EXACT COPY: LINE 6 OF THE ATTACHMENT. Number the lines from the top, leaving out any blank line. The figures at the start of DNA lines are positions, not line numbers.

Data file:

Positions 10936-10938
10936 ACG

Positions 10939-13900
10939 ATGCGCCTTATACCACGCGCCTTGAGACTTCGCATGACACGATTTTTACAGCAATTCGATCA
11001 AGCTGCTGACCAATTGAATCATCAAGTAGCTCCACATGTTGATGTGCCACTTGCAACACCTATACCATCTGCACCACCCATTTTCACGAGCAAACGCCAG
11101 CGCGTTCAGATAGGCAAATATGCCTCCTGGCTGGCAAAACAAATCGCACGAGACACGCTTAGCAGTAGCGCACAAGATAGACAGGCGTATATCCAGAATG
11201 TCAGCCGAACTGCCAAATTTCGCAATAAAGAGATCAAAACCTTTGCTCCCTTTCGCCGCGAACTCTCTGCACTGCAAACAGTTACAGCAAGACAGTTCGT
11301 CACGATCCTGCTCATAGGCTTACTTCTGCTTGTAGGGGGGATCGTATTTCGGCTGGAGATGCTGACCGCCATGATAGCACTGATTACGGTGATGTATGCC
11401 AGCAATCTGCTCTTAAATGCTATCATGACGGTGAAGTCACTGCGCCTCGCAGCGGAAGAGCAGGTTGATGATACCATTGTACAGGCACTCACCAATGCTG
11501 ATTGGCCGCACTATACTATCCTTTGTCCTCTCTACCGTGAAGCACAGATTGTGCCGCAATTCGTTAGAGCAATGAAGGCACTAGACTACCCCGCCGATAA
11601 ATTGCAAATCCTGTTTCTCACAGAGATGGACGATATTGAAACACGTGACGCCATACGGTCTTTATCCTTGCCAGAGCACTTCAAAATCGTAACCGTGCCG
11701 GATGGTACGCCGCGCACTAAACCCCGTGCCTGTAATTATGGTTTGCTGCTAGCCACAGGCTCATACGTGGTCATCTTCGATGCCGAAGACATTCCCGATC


11101 CGCGTTCAGATAGGCAAATATGCCTCCTGGCTGGCAAAACAAATCGCACGAGACACGCTTAGCAGTAGCGCACAAGATAGACAGGCGTATATCCAGAATG